CANADIAN RAILWAY OFFICE OF ARBITRATION
CASE NO. 2318
Heard at Montreal, Thursday, 14 January 1993
QUEBEC NORTH SHORE & LABRADOR RAILWAY
UNITED TRANSPORTATION UNION
Employee Paul Pitre missed a call as Conductor on train CL-253 and claims payment for a tour of duty on train CL-255.
JOINT STATEMENT OF ISSUE:
Brakeman Paul Pitre, a qualified conductor, missed a call as conductor for train CL-253. The Company removed his name from the list of brakemen and placed it after the name of the brakeman called in his place because of his missed call.
The Union claims that Mr. Pitre ought to have kept his place on the list of brakemen and called as the conductor on train CL-255 and that the Company is in violation of Preamble 4, and of paragraphs 6.04(a), 35.01 and 36.03.
The Company rejects the Union's grievance and claims that the procedure was followed because Mr. Pitre did not conform to paragraph 35.01 of the collective agreement.
FOR THE UNION: FOR THE COMPANY:
(SGD.) B. ARSENAULT (SGD.) A. BELLIVEAU
GENERAL CHAIRMAN MANAGER, EMPLOYEE RELATIONS
There appeared on behalf of the Company:
R. Monette – Counsel, Montreal
A. Belliveau – Manager, Employee Relations, Sept-Iles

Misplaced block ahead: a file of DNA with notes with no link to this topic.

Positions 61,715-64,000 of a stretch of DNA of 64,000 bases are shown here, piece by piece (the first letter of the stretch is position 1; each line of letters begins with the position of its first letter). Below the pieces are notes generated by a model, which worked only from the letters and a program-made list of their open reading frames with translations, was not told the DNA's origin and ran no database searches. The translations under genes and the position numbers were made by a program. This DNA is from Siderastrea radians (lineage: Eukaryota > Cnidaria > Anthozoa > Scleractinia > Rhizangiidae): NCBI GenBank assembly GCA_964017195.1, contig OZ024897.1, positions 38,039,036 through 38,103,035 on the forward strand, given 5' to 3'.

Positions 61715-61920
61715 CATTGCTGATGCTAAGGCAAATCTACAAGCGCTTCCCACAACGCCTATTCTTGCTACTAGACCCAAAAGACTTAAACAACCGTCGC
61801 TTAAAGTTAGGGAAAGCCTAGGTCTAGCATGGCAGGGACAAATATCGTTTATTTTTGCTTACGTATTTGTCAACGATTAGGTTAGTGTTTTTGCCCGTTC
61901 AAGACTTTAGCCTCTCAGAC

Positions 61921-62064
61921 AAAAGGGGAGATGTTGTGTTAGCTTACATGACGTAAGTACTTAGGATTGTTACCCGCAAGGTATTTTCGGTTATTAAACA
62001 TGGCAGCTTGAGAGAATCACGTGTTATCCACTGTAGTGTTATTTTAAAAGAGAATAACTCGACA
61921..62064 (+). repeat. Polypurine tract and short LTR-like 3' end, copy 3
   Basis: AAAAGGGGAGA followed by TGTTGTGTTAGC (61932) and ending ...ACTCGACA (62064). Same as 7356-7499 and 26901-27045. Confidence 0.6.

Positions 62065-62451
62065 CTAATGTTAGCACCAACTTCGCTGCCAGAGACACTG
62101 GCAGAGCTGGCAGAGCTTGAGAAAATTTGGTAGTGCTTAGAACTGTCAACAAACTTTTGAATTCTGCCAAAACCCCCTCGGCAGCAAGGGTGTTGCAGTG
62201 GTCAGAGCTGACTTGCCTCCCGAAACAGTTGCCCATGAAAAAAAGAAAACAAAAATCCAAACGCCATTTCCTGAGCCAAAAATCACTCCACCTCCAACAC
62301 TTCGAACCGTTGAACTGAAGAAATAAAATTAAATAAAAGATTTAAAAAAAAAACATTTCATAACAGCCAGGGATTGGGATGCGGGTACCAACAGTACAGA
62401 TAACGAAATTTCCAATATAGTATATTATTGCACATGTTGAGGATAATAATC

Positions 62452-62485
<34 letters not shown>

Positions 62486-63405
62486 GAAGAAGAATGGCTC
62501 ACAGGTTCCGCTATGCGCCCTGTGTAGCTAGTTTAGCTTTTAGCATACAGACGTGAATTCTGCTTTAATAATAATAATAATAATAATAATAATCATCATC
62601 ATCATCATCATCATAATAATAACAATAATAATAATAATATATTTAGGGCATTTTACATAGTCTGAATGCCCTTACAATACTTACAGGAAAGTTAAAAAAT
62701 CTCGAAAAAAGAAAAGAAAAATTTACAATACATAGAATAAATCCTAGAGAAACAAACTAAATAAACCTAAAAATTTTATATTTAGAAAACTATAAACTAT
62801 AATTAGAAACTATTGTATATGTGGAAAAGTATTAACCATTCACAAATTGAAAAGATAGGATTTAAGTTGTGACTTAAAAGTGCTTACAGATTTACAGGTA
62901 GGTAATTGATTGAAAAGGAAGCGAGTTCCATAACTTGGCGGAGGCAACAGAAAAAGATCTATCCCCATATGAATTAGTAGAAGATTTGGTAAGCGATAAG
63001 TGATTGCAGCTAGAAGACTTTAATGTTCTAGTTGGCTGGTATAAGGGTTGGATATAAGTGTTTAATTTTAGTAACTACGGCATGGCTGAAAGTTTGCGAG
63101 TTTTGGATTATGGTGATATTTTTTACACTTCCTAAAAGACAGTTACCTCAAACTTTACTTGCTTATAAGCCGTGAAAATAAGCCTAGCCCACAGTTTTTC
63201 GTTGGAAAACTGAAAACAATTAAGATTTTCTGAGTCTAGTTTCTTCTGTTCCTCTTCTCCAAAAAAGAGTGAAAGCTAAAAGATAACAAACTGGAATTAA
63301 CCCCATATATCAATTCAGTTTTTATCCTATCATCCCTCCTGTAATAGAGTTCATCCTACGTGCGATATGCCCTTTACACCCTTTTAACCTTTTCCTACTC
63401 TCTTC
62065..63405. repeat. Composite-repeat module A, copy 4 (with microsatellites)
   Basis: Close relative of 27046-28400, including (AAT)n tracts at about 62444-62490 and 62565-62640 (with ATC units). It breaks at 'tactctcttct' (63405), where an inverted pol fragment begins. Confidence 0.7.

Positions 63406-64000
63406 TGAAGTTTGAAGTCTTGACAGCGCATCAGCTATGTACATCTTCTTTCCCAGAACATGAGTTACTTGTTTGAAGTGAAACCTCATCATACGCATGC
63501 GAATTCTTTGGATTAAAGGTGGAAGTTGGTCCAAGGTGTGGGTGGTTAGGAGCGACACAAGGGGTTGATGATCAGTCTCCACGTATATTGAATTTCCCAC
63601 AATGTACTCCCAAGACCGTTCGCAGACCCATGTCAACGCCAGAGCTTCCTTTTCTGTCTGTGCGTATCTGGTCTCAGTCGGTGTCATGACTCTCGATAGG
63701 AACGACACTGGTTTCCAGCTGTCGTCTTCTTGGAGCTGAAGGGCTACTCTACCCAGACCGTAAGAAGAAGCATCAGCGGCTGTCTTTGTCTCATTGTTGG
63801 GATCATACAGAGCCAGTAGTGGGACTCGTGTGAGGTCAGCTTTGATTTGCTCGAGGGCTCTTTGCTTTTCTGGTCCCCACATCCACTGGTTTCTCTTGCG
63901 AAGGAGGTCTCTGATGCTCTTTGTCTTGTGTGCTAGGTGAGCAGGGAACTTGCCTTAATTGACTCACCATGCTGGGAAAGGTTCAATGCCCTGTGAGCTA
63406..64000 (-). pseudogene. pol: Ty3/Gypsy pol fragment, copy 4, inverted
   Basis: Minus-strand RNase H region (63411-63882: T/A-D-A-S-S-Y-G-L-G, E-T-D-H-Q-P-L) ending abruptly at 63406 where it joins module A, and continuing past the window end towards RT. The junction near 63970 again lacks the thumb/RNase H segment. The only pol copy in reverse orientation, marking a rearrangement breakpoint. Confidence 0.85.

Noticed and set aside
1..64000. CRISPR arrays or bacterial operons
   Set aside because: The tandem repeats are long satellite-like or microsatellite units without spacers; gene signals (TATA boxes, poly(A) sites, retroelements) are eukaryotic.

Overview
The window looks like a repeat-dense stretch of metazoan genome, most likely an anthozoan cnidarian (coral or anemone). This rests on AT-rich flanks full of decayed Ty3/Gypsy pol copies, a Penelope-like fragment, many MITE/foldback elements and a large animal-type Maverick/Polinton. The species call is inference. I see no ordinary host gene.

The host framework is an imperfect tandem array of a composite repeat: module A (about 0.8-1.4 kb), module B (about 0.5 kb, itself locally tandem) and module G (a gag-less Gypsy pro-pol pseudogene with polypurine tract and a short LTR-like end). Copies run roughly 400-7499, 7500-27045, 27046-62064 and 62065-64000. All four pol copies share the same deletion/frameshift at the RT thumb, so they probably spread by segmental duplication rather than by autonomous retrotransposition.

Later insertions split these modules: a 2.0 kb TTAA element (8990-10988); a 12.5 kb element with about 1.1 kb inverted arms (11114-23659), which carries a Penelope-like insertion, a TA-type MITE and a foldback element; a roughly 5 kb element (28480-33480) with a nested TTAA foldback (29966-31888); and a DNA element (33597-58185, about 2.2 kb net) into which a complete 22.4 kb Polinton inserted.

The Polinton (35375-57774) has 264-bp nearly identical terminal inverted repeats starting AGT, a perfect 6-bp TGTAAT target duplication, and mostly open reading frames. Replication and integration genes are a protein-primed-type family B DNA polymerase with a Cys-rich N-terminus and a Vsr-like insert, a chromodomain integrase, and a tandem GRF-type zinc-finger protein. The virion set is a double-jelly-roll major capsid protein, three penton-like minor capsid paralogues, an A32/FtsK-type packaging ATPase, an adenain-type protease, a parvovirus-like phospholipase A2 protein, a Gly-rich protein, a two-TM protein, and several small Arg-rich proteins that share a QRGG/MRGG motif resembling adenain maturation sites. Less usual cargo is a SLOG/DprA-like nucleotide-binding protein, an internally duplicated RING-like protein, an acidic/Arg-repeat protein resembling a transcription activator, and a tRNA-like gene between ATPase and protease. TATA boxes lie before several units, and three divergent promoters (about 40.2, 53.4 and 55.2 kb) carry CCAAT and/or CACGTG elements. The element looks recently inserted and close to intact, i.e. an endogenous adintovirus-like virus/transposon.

R. Plourde – Superintendent, Sept-Iles
R. Normand – Chief Clerk, Sept-Iles
And on behalf of the Union:
R. Cleary – Counsel, Montreal
B. Arsenault – General Chairman, Sept-Iles
S. Bruckert – Counsel, Montreal
AWARD OF THE ARBITRATOR
In this grievance the Union bears the burden of proof, to establish that the loss of the tour of duty by Mr. Pitre was a violation of the rules and provisions of the collective agreement. It is agreed that the collective agreement does not contain any article which deals directly with the consequences of a missed call. However, there is a well established practice, for more than twelve years, by which a brakeman who misses his call as a brakeman must await the return of his crew before being returned to the board.
The Union does not object to this practice, even though it is not articulated in the wording of the collective agreement. Its counsel claims, however, that the practice cannot apply to the particular circumstances of Mr. Pitre, a brakeman qualified as a conductor who misses a call as a replacement conductor, and not as a brakeman. The Arbitrator cannot accept the claim of the Union. It appears evident to me that in the context of a "pool", the principle implied by the practice is to ensure that employees are obliged to hold themselves available and respond regularly to calls. That assures, in part, that the service of the Company will not be interrupted and, on the other hand, that other employees will not be delayed from their proper turn. It seems undeniable to me that this principle applies equally if the assignment to which the employee is called is either as a conductor or as a brakeman. In the two instances the results are the same. Furthermore, the evidence of the Company, uncontradicted by that of the Union, convinces me that the exception pleaded in the instant case was never recognized in the past practice.
For these reasons the grievance must be dismissed.
January 15, 1993 (Sgd.) MICHEL G. PICHER